I’m a gravy animal. I like gravy on anything. In my world gravy deserves the coveted foundational spot on the food pyramid. But the pyramid I grew up with has been has been replaced with something bizarre. I first encountered this new layout at Kroger when I saw some strange crop circle-esque food diagram.
I couldn’t decipher this new age pyramid as there is no base to build on. That’s not a proper food pyramid. I learned about nutrition from Slim Goodbody, the stalwart, creepy body suit wearing crusader. Mr. Goodbody may not be a gravy advocate, but I’m not deterred.
I’m such a gravy proponent that years ago I used to have listeners consume a thirty-two ounce glass of cream gravy when I was a disc jockey. If you are a radio personality and need a game that is devoid of originality but will make some listeners say, “Eww,” you can steal this bit that I undoubtedly stole from some unimaginative liner jock who used it as a vehicle to giveaway blue plate lunches during his lunchtime request hour. It’s amazing the lengths some people go to score a CD from some never was band like Zug Izland. Remember that band? Me neither.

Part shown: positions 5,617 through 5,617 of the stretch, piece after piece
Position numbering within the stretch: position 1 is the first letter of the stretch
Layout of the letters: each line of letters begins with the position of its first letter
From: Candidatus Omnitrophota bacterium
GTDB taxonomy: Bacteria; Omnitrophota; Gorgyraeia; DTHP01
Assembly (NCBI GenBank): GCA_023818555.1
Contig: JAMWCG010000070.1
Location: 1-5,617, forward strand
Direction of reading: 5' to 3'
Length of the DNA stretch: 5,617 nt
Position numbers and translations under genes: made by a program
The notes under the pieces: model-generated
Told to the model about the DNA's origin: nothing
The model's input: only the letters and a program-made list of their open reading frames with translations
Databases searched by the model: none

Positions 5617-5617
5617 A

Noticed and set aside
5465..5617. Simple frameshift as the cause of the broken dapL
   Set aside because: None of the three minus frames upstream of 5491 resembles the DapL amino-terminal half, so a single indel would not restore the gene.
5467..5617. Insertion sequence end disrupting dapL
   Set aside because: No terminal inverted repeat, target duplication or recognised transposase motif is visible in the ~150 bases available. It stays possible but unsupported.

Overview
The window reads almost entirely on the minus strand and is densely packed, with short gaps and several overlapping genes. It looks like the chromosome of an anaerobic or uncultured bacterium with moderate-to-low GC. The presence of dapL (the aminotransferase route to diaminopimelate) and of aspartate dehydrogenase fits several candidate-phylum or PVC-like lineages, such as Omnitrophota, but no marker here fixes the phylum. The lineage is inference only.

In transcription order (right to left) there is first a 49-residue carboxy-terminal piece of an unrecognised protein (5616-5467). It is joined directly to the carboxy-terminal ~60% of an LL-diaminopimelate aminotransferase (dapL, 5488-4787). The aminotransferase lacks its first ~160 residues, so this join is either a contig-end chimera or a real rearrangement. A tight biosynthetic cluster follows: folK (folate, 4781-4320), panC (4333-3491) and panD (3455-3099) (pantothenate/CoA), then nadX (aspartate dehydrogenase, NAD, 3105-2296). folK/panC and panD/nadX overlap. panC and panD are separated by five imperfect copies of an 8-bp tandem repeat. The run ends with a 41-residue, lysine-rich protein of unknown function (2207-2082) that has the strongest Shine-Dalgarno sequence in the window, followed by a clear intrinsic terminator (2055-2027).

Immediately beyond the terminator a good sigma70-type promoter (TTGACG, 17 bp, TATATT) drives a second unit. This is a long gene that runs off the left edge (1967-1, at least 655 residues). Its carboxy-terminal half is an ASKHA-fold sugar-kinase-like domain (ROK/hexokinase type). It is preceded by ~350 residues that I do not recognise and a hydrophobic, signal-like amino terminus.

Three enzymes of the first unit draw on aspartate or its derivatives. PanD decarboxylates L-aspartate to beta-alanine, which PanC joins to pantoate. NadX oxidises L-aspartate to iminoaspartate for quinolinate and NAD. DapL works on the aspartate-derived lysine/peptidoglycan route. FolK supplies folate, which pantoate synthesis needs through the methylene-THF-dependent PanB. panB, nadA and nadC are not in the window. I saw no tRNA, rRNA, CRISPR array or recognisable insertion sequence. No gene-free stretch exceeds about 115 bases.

I’m definitely no expert on sauces, but I have gained enough experience to make a half decent gel of grease and flour. Making roux for gumbo is a skill I have yet to perfect. Gravy is easy. At least for me, death-defying dark roux is not only challenging, but all of that stirring can be exhausting.
I love a really dark roux, but I have had gumbo where the roux was scorched. Needless to say, that restaurant isn’t around anymore. When I make a roux, I always plan on making it the color of dark chocolate. Once it looks like peanut butter I start getting nervous, and I invariably chicken out when the roux almost looks like milk chocolate.
Justin Wilson terrifies me with this über-dark roux. I can’t find the rest of the clip to see if the gumbo turned out. I’m certain it was perfect, but next time I set out to make a dark roux, I’ll have to battle another bout of flop sweat or I’ll get tired and ditch the whole gumbo idea and bust open a can of biscuits and make a pan of cream gravy.